When We Arrived presents: an interview with Conney Williams

What do most good poems have in common?

What most good poems have in common is honesty/truth, imagery, and precision. Form is important, especially if the poem is written for the page; e.g. line breaks, punctuation, enjambment, etc. All of these work to make the poem flow and add meaning to the words. Form can also help teach the poet discipline. Discipline is important for a poet, helps them to know how to show rather than telling; using two words to describe an object instead of ten.

Poetry is like…

Poetry is like being on the top of a snow covered mountain middle of winter; where the air is thin yet transparent. You can see off into the distance for miles in any direction. The altitude can be a little daunting at first and a little difficult to breath. But once you open your lungs to that breathing, that freshness of the air, distilled for you to breathe the way you were intended. You hear every sound including the rhythm of your heart. Your skis are locked, mask is down, and your glide over the edge and your carve the snow and air and though this was what you were always intended to do.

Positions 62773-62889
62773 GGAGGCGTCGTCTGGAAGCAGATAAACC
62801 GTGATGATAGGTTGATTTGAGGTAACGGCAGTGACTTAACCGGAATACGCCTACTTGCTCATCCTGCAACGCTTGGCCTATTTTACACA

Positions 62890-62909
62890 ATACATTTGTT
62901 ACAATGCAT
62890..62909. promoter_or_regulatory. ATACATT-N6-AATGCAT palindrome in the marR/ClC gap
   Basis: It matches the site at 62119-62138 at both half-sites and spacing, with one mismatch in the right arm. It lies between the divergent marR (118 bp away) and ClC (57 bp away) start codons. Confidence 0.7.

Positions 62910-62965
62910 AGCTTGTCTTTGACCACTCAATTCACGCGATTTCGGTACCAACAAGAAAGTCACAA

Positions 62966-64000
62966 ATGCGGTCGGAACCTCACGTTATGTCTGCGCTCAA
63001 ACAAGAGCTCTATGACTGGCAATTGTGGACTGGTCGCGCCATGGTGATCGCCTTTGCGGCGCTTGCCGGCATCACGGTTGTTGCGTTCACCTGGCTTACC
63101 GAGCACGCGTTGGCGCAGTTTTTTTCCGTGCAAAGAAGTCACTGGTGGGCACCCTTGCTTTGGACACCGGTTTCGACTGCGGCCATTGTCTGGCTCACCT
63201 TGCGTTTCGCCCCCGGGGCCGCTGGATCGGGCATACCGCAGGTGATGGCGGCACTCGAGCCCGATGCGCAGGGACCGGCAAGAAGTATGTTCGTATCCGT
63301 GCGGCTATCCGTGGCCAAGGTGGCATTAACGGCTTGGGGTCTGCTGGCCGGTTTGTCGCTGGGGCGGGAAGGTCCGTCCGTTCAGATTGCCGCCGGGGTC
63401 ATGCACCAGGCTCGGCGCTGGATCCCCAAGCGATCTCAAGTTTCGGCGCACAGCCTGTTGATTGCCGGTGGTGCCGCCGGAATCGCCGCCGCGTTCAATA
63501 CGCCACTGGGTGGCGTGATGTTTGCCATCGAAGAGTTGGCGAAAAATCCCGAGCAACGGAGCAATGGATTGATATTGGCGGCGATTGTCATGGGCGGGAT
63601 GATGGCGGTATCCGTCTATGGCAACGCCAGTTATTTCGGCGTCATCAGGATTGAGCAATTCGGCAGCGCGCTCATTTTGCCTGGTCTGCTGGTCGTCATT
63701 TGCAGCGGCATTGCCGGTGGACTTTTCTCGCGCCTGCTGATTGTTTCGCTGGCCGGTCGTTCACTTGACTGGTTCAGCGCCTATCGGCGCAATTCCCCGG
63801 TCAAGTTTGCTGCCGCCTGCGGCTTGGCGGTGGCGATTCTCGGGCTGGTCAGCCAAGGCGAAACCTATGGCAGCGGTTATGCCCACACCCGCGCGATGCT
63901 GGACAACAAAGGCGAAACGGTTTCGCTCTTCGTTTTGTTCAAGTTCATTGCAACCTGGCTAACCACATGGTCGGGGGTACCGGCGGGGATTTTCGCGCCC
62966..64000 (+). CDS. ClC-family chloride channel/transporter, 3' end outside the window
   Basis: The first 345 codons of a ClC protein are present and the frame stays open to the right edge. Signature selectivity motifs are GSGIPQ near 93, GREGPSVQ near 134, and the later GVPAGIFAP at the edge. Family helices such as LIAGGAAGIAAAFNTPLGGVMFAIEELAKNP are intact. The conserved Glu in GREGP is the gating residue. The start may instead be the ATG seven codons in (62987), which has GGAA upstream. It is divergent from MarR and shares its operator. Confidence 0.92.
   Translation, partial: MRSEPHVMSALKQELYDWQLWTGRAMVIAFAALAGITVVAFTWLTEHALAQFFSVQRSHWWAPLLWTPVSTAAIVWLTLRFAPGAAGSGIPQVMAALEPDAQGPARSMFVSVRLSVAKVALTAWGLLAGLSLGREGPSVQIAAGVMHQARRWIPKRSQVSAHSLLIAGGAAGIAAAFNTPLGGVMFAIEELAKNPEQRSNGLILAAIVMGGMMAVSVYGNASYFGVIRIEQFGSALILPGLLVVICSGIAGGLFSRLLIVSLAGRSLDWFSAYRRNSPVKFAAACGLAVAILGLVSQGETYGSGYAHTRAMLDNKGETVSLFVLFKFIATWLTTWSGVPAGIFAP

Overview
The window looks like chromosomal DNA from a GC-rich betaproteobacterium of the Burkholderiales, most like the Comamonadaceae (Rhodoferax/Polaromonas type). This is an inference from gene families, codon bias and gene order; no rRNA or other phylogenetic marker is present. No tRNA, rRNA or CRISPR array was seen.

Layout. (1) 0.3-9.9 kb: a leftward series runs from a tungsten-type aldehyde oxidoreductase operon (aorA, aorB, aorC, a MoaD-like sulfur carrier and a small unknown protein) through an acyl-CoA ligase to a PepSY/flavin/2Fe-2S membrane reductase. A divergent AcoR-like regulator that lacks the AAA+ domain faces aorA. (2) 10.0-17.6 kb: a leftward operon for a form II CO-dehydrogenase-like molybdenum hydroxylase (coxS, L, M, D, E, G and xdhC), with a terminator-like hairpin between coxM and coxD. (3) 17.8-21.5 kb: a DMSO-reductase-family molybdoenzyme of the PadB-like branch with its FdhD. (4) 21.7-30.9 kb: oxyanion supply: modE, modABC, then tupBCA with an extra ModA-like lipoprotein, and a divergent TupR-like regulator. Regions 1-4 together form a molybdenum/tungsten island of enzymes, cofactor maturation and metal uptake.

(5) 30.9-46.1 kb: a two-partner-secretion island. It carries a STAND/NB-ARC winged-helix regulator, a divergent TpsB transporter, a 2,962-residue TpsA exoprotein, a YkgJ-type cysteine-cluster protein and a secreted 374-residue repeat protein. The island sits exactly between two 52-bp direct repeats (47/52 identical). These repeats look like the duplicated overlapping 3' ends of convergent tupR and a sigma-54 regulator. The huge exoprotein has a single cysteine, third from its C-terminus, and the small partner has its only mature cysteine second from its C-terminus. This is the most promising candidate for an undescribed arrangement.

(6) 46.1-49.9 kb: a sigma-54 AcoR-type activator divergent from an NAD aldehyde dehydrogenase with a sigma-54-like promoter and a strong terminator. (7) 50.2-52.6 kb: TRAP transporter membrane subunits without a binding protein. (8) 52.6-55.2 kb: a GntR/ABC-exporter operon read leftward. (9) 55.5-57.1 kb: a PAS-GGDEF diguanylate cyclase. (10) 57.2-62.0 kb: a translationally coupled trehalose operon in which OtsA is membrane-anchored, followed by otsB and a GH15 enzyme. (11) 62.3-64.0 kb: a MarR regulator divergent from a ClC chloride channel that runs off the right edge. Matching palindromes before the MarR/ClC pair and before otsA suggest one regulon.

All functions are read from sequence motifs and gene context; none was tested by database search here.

Conney D. Williams is a Los Angeles based poet, actor and performance artist originally from Shreveport, Louisiana where he worked a radio personality. He has two collections of poetry “Leaves of Spilled Spirit from an Untamed Poet (2002)” and his most recent, “Blues Red Soul Falsetto (2012).” His poetry has been published in various publications, newspapers, and anthologies (Voices From Leimert, At the End of the Day, Drumming Between Us). He is the Artistic Director at the World Stage Performance Gallery where he facilitates the Anansi Writers Workshop. He is a community activist and has worked with youth for over 25 years. He is formerly an ordained minister and Youth Pastor in the Church of God in Christ. He has hosted a weekly cable television show and also recorded a gospel rap cd called L.I.F.E (1985). He has been the Poet’s Stage Coordinator for the Leimert Park Village  Book  Fair since its inception; and also the Annual Leimert Park Village African Art & Music Festival for three years (2012-2014). He has performed his poetry on television, radio (KJLH, KPFK), universities (USC, UCLA, Claremont, CSLB, Antioch, CS-Northridge, and others),  cultural events & organizations (Black Arts Festival, CAAM), for the City & County of Los Angeles, across the U.S., and he regularly curates poetry events in Los Angeles.




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